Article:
Sensory Deprivation

Toledo, Ohio, USA, 1974 Image © Bernd and Hilla Becher

Gas Tanks

Bernd and Hilla Becher

“The famous Düsseldorf photographers’ formal investigation of industrial structures displays their serenely cool, rigorous approach to the structures they photograph as variations on an ideal form. The Bechers make no attempt to analyze or explain their subjects. For more than 35 years, the Bechers have been creating a monument to the most venerable buildings of the industrial era through their photographic art. They have re-awoken the forgotten or unnoticed beauty of water towers, gas holders, lime kilns and blast furnaces, and their photographs have told the story of the process of industrialization. Their head-on, deadpan photographs express an almost Egyptial sense of man’s heroic effort to put his mark on the landscape. Gas Tanks presents four principally different forms of gas holders or gas tanks taken over three decades.”

Publisher: MIT
Hardback: 144 pages


Rapid Eye 3

Edited by Simon Dwyer

Melancholy can fuel creation. Intellectual looks at Maya Deren and Kenneth Anger, and Brit phenomenon the K Foundation; plus the aesthetics of pornography, an interview with William Gibson, the Process Church, America, and A Clockwork Orange as societal metaphor. SK

Publisher: Creation
Paperback: 256 pages

Raymond Chandler in Hollywood

Al Clark

A movie-by-movie chronology of Chandler’s bout with Tinseltown. Nobody bitched more about the writer’s place in Hollywood than Chandler. And nobody profited more, financially or in reputation, than this British-bred American pulp novelist, creator of the white-knight gumshoe, Phillip Marlowe, who walked the mean streets of Los Angeles. The Big Sleep, Farewell My Lovely, The Lady in the Lake—all by Chandler and all examples of film noir at its finest—tough yet sentimental, at once sad, yet funny, vicious but sublimely poetic. In a town that was legendary for ruining literary giants (Hemingway, Faulkner, Hammett), it was Chandler’s mastery of the hard-boiled screenplay that left him one of few survivors.
Between 1943 and 1950, he worked for four different studios, cranking out an amazingly consistent body of work, and a total of 10 movies have been made from his six filmed novels. Examples of his brilliantly crisp, sardonic wit spice up many film classics, as in the famous “let’s trade murders” scene in Hitchcock’s Strangers on a Train. Or in the sexy way Veronica Lake picks up Alan Ladd in The Blue Dahlia. GR

Publisher: Silman-James
Paperback: 228 pages

Rodin on Art and Artists

Auguste Rodin

Set against the colorful descriptions of Rodin’s atelier, we hear, through conversations with his close friend Paul Gsell, Rodin’s opinions and philosophy on art and of some of his influences. In the chapter “Realism in Art” it’s revealed that unlike most sculptors who place models on pedestals and arrange them, Rodin would pay models to roam around his studio “to furnish him constantly with the sight of the nude moving with all the freedom of life”; by watching them he found inspiration for a natural pose. Often criticized by his contemporaries for his realistic portrayals of the human figure, he broke the rules of the time with his bold expression and style. This book gives insight into the rationale and methods utilized by Rodin. With intuitive sagacity he comments on the various works of Rembrandt, Michelangelo, Raphael and many more of the famous names who fill the art museums of the world. The book includes 51 illustrations of his sculptures including La Belle Heaulmiere, Head of Sorrow, the unfinished Gates of Hell, of course The Thinker, and 23 prints and drawings. TR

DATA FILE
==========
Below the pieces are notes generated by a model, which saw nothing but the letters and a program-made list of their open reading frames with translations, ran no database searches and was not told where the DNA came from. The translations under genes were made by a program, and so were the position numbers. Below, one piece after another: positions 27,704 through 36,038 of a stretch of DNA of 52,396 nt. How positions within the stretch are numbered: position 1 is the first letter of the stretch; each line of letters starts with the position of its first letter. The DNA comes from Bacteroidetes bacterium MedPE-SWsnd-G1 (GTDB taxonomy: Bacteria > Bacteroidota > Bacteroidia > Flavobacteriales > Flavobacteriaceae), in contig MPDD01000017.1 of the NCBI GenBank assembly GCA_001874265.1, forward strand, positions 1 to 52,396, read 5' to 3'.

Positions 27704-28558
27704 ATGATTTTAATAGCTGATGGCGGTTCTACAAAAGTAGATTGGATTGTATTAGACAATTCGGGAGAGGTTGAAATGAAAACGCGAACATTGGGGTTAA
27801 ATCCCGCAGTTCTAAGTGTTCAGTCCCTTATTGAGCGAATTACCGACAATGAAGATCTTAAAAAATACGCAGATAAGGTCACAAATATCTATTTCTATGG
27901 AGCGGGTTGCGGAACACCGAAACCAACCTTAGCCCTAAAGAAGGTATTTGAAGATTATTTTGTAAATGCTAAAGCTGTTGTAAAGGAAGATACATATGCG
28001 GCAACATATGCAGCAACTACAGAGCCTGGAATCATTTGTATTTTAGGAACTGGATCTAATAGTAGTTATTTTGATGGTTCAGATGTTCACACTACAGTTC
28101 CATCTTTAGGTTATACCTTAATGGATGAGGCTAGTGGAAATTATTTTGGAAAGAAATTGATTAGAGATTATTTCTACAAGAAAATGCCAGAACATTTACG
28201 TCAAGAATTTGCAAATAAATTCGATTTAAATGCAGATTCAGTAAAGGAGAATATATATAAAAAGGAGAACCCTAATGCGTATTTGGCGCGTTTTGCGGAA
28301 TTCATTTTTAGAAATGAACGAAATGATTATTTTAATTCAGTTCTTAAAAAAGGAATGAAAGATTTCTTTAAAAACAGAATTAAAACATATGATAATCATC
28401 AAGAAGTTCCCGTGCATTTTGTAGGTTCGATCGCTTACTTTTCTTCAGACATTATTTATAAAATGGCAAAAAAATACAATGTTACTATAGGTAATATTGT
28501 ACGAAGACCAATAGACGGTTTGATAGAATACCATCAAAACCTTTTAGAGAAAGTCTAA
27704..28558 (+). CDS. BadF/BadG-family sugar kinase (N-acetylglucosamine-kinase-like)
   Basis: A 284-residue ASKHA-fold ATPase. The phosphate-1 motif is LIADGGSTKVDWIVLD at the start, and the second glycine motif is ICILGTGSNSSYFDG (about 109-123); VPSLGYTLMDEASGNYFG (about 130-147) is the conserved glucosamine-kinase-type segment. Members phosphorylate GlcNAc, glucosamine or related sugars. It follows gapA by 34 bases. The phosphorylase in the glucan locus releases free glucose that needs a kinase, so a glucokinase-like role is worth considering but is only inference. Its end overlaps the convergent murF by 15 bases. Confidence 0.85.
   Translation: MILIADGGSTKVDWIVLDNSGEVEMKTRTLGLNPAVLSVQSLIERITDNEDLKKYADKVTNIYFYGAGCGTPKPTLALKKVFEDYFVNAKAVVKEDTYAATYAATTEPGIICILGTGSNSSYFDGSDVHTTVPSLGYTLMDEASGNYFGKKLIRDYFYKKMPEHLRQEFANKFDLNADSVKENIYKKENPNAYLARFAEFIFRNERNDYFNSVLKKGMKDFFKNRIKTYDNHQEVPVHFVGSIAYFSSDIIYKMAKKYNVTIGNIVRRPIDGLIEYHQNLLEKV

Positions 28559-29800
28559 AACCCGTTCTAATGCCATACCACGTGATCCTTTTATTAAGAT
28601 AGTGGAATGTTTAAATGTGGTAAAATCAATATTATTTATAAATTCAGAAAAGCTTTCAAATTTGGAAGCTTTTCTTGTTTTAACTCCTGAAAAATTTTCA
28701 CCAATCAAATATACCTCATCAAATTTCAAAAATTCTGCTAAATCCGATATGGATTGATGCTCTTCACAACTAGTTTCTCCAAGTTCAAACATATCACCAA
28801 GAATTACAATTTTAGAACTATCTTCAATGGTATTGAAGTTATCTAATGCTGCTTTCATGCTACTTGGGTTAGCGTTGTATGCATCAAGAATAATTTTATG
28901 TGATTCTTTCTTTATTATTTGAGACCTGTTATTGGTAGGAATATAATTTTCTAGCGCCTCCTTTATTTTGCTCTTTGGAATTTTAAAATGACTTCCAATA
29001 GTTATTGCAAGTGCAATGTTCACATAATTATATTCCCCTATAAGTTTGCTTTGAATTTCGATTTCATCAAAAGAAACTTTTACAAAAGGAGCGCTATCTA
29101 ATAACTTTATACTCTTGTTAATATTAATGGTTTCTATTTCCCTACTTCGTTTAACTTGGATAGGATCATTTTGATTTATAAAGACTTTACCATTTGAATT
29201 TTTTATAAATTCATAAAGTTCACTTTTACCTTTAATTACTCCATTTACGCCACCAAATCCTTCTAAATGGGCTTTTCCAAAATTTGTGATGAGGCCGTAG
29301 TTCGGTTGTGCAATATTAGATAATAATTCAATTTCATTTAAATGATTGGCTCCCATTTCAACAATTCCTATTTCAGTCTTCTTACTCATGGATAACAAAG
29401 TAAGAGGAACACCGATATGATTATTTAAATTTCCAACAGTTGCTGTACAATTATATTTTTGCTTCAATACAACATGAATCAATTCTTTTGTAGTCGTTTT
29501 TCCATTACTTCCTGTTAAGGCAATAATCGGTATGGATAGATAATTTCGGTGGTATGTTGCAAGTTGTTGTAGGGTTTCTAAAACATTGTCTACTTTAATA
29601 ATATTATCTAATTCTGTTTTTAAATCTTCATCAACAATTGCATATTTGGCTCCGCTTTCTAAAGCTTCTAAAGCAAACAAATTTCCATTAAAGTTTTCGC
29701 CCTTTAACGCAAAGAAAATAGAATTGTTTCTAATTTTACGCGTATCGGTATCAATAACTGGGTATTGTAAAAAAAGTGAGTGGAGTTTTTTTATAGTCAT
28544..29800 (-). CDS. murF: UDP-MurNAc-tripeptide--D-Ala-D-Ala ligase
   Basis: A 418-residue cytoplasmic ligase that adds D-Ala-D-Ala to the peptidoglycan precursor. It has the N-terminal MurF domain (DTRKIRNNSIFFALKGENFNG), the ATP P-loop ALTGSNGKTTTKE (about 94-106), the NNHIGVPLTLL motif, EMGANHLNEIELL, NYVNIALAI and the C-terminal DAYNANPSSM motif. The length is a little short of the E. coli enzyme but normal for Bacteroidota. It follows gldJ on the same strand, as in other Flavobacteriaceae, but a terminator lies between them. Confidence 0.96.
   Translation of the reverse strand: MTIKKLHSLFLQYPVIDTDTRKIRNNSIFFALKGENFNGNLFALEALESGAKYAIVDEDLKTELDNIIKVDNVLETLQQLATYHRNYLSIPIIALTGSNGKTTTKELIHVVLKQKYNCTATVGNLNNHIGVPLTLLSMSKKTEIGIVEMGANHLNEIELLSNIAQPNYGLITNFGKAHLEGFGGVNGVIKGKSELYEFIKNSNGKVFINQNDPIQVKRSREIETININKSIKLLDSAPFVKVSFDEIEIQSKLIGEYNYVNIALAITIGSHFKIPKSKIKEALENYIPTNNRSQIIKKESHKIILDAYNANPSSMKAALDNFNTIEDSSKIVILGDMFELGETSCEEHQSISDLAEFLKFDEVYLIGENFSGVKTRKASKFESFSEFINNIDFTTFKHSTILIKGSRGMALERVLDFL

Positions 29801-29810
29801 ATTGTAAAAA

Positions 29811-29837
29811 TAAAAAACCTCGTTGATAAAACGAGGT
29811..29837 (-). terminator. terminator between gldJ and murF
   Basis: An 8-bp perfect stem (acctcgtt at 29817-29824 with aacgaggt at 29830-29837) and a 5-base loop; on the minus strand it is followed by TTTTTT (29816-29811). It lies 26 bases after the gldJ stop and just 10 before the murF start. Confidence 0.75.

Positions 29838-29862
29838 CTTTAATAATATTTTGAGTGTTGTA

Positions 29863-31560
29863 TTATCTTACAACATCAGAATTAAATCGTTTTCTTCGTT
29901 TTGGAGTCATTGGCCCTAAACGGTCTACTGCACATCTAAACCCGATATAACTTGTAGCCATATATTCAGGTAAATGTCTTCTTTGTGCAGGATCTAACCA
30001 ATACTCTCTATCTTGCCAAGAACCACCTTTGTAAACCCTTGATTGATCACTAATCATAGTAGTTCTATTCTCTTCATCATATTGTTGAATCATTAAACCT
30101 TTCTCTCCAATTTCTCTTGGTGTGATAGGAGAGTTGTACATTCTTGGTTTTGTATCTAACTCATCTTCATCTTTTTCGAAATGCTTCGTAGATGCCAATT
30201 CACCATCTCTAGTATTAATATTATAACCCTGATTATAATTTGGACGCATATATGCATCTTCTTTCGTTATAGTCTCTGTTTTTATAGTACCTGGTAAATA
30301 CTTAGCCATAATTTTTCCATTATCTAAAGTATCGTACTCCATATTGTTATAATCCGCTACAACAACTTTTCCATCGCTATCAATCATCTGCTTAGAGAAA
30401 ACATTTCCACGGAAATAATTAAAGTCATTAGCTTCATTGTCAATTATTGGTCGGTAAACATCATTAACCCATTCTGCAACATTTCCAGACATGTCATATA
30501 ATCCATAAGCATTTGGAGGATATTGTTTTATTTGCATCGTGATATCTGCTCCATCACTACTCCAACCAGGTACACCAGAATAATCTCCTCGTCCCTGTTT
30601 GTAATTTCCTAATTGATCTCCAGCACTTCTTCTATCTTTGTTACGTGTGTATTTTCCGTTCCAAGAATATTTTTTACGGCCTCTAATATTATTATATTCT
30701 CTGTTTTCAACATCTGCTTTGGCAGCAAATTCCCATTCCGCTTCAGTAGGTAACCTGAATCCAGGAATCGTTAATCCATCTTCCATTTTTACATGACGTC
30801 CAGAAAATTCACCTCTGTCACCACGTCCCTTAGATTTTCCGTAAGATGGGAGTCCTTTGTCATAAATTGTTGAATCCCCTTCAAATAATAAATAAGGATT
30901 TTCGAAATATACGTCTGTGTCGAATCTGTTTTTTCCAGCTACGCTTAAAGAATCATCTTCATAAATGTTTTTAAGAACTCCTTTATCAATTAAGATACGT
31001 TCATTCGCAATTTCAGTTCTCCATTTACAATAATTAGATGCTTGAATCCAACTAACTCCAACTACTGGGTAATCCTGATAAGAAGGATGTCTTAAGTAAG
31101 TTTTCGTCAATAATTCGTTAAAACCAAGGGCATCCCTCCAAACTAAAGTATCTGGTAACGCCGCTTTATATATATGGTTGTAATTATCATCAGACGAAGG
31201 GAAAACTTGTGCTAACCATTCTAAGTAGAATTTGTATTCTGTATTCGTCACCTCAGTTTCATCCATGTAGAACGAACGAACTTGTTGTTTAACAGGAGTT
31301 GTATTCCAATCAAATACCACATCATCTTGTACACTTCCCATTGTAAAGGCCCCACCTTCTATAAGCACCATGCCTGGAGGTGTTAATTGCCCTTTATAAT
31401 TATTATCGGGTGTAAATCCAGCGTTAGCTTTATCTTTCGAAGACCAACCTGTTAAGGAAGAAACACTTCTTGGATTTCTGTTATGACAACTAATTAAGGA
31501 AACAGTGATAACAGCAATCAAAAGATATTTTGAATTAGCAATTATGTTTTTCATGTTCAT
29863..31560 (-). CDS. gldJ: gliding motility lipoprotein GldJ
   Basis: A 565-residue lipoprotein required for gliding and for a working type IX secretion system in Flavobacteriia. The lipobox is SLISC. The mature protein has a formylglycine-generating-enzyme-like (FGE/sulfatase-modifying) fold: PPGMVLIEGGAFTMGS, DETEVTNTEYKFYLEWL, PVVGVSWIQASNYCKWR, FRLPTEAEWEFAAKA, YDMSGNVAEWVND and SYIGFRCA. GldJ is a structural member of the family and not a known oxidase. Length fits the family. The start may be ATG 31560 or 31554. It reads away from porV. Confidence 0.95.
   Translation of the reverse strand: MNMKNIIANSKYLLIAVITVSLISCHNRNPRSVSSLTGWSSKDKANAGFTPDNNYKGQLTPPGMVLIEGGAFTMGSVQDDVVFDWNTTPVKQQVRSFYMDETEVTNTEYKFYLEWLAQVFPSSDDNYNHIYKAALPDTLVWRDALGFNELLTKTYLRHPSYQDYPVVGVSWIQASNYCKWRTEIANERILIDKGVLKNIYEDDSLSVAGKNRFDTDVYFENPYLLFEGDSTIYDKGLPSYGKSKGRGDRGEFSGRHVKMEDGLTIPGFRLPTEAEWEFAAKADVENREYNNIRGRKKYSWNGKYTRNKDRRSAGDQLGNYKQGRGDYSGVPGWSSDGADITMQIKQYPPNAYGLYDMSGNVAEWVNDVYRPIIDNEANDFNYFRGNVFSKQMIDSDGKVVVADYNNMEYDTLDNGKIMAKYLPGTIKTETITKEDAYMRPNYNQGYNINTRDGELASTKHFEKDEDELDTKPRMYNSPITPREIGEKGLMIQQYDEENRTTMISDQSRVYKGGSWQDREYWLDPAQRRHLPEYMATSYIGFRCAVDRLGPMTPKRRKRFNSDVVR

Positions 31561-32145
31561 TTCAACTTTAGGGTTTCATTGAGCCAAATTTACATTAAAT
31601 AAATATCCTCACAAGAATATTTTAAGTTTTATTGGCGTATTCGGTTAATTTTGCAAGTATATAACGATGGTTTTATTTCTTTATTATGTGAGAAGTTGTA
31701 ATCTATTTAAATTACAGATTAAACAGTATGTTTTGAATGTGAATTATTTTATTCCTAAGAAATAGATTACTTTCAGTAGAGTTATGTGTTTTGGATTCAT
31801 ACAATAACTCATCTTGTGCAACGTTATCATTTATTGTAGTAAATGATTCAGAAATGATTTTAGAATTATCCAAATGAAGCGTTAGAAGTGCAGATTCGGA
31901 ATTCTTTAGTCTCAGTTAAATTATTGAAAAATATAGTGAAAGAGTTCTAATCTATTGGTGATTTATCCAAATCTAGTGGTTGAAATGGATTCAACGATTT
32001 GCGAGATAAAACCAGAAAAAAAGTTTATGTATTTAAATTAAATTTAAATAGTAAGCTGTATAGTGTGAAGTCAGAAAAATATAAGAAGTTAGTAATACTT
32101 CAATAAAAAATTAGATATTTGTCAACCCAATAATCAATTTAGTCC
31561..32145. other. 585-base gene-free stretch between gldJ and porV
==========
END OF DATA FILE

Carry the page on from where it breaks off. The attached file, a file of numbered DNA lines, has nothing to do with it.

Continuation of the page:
Publisher: Dover
Paperback: 119 pages

Russ Meyer: The Life and Films—A Biography and a Comprehensive, Illustrated and Annotated Filmography and Bibliography

David K. Frasier

Publisher: McFarland
Hardback: 252 pages

Sam Fuller: Film Is a Battleground—A Critical Study, With Interview, a Filmography and a Bibliography

Lee Server

“An in-depth look at the most independent writer-producer-director Hollywood has ever had. Called ‘original, eccentric and explosive,’ The Steel Helmet, Pickup on South Street, Underworld U.S.A., Shock Corridor, The Naked Kiss and White Dog are only some of Fuller’s over-the-top masterpieces. Each of his yarns, as he calls his stories of crime, lust and war, is a free-fire zone of the unexpected and audacious: baroque compositions, long takes and elaborate camera movements; controversial and ‘shocking’ subject matter; big themes and dangerous ones—race, politics, patriotism. Fuller takes a palpable pleasure in subverting Hollywood’s clichés and standards of behavior. His protagonists are the sort most ambitious directors eschew: the dregs, lowlife criminals and hookers, stubbly chinned dogfaces, borderline psychopaths and a few who cross the border and don’t look back. Fuller hates the mainstream moviemaker’s sanitized, idealized depictions of human behavior. When his characters get shot, stabbed or blown up, there are no deathbed scenes or beatific last words, but screams of agony. If forced to choose between a fast buck and a noble gesture, they take the cash.”

Publisher: McFarland
Hardback: 175 pages

Satyajit Ray: The Inner Eye